Volume 522, November 2010
|Number of page(s)||6|
|Section||Planets and planetary systems|
|Published online||26 October 2010|
Observational detection of eclipses of J5 Amalthea by the Galilean satellites
College Hill, Armagh BT61 9DG,
2 Faulkes Telescope Project School of Physics and Astronomy, Cardiff University, Queens Buildings, 5 The Parade, Cardiff CF24 3AA, UK
3 Department of Physics and Astronomy, The Open University, Walton Hall, Milton Keynes MK7 6AA, UK
4 Division of Earth, Space and Environment, University of Glamorgan, Pontypridd CF37 1DL, UK
5 Las Cumbres Observatory Global Telescope, 6740 Cortona Dr. Ste. 102, Goleta, CA 93117, USA
6 Department of Physics, University of California, Santa Barbara, CA 93106, USA
Accepted: 24 June 2010
Aims. We carried out observations of the small jovian satellite Amalthea (J5) as it was being eclipsed by the Galilean satellites near the 2009 equinox of Jupiter in order to apply the technique of mutual event photometry to the astrometric determination of this satellite’s position.
Methods. The observations were carried out during the period 06/2009−09/2009 from the island of Maui, Hawaii and Siding Spring, Australia with the 2m Faulkes Telescopes North and South respectively. We observed in the near-infrared part of the spectrum using a PanStarrs-Z filter with Jupiter near the edge of the field in order to mitigate against the glare from the planet. Frames were acquired at rates > 1/min during eclipse times predicted using recent JPL ephemerides for the satellites. Following subtraction of the sky background from these frames, differential aperture photometry was carried out on Amalthea and a nearby field star.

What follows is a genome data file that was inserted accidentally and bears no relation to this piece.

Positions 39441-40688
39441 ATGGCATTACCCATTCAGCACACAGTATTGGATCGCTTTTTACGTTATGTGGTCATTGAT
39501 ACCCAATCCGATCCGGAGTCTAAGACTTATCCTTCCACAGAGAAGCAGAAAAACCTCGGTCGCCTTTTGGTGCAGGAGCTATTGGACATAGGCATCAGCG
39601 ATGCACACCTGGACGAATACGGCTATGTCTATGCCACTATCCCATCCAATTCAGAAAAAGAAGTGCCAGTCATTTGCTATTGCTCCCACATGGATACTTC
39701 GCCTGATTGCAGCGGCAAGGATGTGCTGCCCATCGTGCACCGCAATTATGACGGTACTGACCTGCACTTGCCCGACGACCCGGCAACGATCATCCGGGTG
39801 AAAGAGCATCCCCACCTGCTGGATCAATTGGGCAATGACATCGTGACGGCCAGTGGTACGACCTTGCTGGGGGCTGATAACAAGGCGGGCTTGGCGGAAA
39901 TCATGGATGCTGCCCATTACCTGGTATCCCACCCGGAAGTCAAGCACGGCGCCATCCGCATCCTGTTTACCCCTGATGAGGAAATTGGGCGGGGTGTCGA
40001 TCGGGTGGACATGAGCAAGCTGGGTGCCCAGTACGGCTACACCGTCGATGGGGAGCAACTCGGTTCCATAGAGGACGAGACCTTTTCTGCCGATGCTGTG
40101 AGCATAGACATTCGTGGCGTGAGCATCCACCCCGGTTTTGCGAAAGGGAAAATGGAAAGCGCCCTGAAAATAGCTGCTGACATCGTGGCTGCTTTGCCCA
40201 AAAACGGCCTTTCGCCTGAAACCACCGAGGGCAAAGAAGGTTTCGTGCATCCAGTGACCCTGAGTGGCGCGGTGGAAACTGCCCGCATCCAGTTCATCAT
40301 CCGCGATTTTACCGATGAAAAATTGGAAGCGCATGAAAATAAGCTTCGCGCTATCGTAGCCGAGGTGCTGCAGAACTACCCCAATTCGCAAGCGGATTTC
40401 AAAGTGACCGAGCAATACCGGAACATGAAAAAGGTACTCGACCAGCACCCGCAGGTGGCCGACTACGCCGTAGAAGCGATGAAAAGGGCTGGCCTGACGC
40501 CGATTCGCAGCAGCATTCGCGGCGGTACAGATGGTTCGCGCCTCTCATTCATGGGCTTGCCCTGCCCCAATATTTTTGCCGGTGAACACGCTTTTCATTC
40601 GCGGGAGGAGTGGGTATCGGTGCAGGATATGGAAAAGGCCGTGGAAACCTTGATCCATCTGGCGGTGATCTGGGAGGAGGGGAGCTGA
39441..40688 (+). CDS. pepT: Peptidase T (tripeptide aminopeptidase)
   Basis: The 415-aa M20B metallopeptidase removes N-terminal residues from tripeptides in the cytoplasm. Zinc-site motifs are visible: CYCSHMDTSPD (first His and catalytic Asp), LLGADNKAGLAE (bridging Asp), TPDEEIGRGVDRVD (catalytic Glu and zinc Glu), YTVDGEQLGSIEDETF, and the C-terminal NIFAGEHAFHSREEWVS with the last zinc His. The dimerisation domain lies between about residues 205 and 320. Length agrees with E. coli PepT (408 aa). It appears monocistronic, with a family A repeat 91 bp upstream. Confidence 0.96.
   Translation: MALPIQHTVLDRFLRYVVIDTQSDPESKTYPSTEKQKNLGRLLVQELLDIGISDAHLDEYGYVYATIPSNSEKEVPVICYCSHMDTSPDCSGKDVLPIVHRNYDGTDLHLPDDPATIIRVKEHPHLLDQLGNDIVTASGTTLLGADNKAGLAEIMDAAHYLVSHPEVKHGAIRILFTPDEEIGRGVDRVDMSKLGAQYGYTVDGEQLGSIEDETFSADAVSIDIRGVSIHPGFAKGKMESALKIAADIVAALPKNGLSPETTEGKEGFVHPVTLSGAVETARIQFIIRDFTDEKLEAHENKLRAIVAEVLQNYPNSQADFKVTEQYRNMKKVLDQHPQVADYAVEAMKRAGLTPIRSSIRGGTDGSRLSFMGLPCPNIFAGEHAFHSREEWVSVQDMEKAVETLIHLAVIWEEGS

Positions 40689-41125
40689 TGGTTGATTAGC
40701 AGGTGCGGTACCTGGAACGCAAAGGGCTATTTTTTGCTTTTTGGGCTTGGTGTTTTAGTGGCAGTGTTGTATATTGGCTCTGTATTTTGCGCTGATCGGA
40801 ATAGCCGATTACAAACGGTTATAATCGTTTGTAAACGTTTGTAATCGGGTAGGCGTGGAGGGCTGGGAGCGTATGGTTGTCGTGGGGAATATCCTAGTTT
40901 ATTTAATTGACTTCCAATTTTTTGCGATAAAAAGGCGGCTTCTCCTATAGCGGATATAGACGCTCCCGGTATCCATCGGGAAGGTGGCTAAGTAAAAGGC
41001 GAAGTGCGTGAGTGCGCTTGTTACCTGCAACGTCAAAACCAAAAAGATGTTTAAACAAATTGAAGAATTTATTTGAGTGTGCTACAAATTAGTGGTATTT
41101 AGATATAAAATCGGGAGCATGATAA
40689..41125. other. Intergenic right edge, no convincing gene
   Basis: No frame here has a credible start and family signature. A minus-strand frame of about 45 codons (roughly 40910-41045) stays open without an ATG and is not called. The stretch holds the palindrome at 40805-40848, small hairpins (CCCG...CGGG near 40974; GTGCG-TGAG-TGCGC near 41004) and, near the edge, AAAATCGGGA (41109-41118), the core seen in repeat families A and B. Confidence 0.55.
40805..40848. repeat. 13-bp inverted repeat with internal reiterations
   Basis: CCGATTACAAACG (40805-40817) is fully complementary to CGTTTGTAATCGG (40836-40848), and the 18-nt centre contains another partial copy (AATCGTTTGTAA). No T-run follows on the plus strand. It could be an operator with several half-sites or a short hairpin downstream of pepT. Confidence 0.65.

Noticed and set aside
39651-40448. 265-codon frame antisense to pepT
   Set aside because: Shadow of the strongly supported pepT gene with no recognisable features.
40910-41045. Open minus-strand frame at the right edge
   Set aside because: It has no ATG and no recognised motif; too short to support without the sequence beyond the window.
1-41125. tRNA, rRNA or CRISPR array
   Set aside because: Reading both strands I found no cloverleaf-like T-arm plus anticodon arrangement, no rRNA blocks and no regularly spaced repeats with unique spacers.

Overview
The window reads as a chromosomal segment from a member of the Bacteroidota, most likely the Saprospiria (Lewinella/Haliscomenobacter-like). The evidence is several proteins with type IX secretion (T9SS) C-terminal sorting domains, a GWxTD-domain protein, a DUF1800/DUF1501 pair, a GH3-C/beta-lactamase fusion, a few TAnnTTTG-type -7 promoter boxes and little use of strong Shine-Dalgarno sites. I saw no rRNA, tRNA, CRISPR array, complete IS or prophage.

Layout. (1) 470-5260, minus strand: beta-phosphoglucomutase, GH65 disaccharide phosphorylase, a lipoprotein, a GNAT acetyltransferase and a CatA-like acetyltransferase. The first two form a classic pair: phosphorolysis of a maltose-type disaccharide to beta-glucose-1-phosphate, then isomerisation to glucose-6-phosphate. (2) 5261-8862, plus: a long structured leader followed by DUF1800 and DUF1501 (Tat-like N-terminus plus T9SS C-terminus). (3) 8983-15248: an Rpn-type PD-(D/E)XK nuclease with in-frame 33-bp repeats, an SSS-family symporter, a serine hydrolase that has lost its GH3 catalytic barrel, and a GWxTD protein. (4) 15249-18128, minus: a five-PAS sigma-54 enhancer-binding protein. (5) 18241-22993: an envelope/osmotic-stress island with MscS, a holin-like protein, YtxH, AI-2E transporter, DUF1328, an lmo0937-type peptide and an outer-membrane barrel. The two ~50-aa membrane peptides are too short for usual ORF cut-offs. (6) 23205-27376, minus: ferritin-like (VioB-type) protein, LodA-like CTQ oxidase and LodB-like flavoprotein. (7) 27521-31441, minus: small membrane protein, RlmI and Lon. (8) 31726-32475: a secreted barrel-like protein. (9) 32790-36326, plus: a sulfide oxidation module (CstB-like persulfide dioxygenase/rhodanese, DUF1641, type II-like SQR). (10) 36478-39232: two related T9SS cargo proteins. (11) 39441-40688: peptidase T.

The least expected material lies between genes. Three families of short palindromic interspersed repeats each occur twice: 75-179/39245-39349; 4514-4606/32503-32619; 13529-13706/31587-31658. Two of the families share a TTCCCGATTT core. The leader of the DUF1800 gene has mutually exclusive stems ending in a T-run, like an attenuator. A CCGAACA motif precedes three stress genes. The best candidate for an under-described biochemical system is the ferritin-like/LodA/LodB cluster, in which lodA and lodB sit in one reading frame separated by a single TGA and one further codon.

Results. We have obtained three lightcurves which show a clear drop in the flux from Amalthea, indicating that an eclipse took place as predicted. These were model-fitted to yield best estimates of the time of maximum flux drop and the impact parameter. These are consistent with Amalthea’s ephemeris but indicate that Amalthea is slightly ahead of, and closer to Jupiter than, its predicted position by approximately half the ephemeris uncertainty in these directions. We argue that a ground-based campaign of higher-cadence photometry accurate at the 5% level or better during the next season of eclipses in 2014-15 should yield positions to within 0″̣05 and affect a corresponding improvement in Amalthea’s ephemeris.
Key words: eclipses / occultations / planets and satellites: individual: Amalthea / planets and satellites: general / methods: observational / techniques: photometric
© ESO, 2010
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